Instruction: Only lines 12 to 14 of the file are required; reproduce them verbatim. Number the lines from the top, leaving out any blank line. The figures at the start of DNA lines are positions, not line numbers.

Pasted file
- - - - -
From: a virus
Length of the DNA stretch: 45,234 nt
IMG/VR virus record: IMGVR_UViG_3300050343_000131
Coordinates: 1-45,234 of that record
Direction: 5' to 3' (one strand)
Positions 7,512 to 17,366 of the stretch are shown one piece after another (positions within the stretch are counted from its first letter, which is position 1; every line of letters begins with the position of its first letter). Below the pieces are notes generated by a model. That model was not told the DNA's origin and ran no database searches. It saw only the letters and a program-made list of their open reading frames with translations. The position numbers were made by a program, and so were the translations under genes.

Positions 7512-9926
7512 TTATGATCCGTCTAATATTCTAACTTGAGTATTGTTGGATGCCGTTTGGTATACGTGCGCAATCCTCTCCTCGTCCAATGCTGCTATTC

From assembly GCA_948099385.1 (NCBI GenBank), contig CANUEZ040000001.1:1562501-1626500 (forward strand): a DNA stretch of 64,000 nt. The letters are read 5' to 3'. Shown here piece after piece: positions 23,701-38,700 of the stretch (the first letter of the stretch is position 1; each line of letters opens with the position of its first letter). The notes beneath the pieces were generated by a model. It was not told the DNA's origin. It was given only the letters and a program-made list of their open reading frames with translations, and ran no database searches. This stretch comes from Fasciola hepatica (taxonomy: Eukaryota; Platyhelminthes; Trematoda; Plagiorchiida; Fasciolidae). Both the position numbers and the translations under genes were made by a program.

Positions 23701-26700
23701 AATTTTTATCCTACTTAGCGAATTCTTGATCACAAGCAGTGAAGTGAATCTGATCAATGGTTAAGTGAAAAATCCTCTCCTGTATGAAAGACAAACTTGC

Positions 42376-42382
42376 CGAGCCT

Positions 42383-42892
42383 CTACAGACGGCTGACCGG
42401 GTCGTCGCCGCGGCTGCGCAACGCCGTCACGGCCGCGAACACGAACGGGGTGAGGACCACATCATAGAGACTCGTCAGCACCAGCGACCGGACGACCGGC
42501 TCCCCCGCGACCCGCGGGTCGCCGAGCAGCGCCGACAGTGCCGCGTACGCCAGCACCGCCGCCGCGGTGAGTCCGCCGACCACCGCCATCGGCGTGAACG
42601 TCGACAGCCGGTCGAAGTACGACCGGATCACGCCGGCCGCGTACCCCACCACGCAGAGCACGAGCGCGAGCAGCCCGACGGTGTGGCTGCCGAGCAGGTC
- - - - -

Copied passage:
Positions 42376-42382
42376 CGAGCCT

Positions 42383-42892